It also illustrates one of the less acknowledged principles of the turn four rule as applied by Wizards in banning decisions. The problem is not simply that a deck is capable of a turn-three kill, but rather that it pulls it off. Without Probe, the creature-combo decks will certainly have fewer turn-three kills on the goldfish, but realistically they are still quite possible. What’s significant here, is that Wizards cares about the outcome in games. If Grixis, Jeskai, Jund, or some other interactive deck can successfully delay the kill—whether through bluffing or punishing a mistake—that’s acceptable in Wizards’ eyes.
The impending downswing in Dredge is most relevant with regard to sideboards, though decks that had positive game-one matchups against Dredge, such as Tron, will be hurt slightly too. Bant Eldrazi is pretty happy to remove those seven graveyard hate spells from their sideboard. Of course, the removal of Gitaxian Probe from the format hurts several of Tron’s bad matchups, so if anything I would expect Tron to get better on sum.
The combination of the removal of Gitaxian Probe from the format and the addition of Fatal Push will almost assuredly slow things down. Not to mention that when the fair decks remove the graveyard hate from their sideboards, they’ll have even more tools to punish the fastest decks in the format. Time will tell just exactly how much the format will slow down, but I wouldn’t bet on all of the fast decks being dead—there are still plenty of tools to beat down and combo-kill.
I would expect an uptick in both Jund and Abzan out of the gates. A lot of players just like Jund, and Lingering Souls is being discussed by many as a great threat in a field of Fatal Pushes. The more players pick up these decks, the happier Tron players will be. Though as I mentioned above, Infect will still be plenty powerful, and will stop Tron from taking the format over entirely.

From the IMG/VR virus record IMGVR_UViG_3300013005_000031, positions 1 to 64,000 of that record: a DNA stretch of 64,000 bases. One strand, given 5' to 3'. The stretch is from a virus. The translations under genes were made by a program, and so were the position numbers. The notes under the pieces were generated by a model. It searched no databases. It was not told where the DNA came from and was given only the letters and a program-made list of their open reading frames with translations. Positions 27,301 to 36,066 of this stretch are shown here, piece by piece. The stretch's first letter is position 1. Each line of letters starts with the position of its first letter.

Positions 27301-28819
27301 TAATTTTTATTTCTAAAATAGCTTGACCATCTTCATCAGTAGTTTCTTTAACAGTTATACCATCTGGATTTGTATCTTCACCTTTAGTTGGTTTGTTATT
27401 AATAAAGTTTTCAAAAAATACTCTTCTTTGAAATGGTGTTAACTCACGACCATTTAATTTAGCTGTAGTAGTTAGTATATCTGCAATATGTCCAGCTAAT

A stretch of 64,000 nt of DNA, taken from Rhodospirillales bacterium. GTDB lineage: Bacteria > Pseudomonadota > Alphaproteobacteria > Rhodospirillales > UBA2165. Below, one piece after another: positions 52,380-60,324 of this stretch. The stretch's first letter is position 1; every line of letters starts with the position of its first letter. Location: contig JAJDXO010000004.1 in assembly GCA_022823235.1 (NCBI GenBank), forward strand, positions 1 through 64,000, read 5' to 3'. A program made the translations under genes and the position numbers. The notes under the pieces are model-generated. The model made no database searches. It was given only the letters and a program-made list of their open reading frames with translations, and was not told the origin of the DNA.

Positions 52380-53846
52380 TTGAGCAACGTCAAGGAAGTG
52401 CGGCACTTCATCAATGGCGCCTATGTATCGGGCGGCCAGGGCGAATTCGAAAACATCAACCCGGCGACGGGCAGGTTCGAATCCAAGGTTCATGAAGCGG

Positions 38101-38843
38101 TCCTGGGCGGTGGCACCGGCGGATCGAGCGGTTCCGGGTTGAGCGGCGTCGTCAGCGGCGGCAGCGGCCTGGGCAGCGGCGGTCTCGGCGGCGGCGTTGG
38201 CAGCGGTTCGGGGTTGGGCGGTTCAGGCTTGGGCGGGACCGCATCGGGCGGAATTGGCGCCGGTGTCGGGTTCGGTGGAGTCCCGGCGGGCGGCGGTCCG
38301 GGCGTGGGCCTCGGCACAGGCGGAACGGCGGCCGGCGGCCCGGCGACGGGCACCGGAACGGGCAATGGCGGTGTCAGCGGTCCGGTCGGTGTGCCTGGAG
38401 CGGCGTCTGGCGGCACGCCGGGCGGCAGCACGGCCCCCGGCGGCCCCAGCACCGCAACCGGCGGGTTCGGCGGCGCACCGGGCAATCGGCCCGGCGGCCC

As we all know, Modern is too diverse to make a blanket statement about what the “best deck” is, and there will definitely be ins, outs, and innovations post-banning. I believe that these bans are definitely positive for the format, even if I wouldn’t have made the exact same changes.
Understanding Wizards’ Approach
With every round of bannings and unbannings, we get a little more insight as to what will come off or be put on next. With Grave-Troll, the crime came down to requiring very narrow hate cards, being able to beat those hate cards, and being absurdly consistent all the while—making sideboards matter entirely too much. With Gitaxian Probe, the message was clear that they wanted to reduce the number of turn-three kills in the format. I expect that both Dredge and Infect will continue to be watched in whatever form they take going forward. Wizards clearly does not want Dredge to be Tier 1, and if it becomes a successful deck again I would expect Stinkweed Imp or some other element also to get the axe. With regard to the Gitaxian Probe banning, I’m sure that any lingering turn-two-to-three kills with Mutagenic Growth and Become Immense are very much on their radar.
The relevant subtext is that things don’t have to get Eldrazi bad even in the post-Modern Pro Tour environment for the ban-hammer to swing. Even though Modern is very popular right now, they are still paying attention to format health. This is excellent, and something that Legacy players can’t necessarily claim about their format. I’m excited to see where Modern goes from here, and am very optimistic about Snapcaster Mage‘s position in the beginning of the year.
Thanks for reading.